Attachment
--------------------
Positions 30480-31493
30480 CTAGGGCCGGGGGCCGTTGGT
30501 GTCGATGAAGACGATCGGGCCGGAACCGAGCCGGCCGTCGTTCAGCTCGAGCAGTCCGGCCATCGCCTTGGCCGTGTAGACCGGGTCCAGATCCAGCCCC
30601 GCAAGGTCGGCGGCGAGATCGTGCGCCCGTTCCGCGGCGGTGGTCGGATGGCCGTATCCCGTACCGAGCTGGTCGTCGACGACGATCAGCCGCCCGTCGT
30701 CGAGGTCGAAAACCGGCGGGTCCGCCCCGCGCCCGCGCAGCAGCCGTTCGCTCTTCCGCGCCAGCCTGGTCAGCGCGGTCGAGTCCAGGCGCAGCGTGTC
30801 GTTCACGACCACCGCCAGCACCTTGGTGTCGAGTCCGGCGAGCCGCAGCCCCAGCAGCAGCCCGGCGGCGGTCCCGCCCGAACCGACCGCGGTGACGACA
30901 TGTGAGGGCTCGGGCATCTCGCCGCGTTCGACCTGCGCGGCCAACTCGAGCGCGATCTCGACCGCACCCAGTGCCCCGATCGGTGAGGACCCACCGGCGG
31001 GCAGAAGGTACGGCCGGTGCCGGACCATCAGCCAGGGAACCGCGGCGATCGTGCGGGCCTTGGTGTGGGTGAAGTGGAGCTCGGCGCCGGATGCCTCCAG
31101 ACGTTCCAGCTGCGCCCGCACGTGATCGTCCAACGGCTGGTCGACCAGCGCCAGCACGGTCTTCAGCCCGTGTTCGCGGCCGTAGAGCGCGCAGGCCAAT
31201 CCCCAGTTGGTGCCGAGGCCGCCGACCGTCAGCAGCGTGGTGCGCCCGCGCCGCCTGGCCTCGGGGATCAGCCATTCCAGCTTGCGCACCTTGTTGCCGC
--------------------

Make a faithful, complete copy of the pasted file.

Positions 30480-31493
30480 CTAGGGCCGGGGGCCGTTGGT
30501 GTCGATGAAGACGATCGGGCCGGAACCGAGCCGGCCGTCGTTCAGCTCGAGCAGTCCGGCCATCGCCTTGGCCGTGTAGACCGGGTCCAGATCCAGCCCC
30601 GCAAGGTCGGCGGCGAGATCGTGCGCCCGTTCCGCGGCGGTGGTCGGATGGCCGTATCCCGTACCGAGCTGGTCGTCGACGACGATCAGCCGCCCGTCGT
30701 CGAGGTCGAAAACCGGCGGGTCCGCCCCGCGCCCGCGCAGCAGCCGTTCGCTCTTCCGCGCCAGCCTGGTCAGCGCGGTCGAGTCCAGGCGCAGCGTGTC
30801 GTTCACGACCACCGCCAGCACCTTGGTGTCGAGTCCGGCGAGCCGCAGCCCCAGCAGCAGCCCGGCGGCGGTCCCGCCCGAACCGACCGCGGTGACGACA
30901 TGTGAGGGCTCGGGCATCTCGCCGCGTTCGACCTGCGCGGCCAACTCGAGCGCGATCTCGACCGCACCCAGTGCCCCGATCGGTGAGGACCCACCGGCGG
31001 GCAGAAGGTACGGCCGGTGCCGGACCATCAGCCAGGGAACCGCGGCGATCGTGCGGGCCTTGGTGTGGGTGAAGTGGAGCTCGGCGCCGGATGCCTCCAG
31101 ACGTTCCAGCTGCGCCCGCACGTGATCGTCCAACGGCTGGTCGACCAGCGCCAGCACGGTCTTCAGCCCGTGTTCGCGGCCGTAGAGCGCGCAGGCCAAT
31201 CCCCAGTTGGTGCCGAGGCCGCCGACCGTCAGCAGCGTGGTGCGCCCGCGCCGCCTGGCCTCGGGGATCAGCCATTCCAGCTTGCGCACCTTGTTGCCGC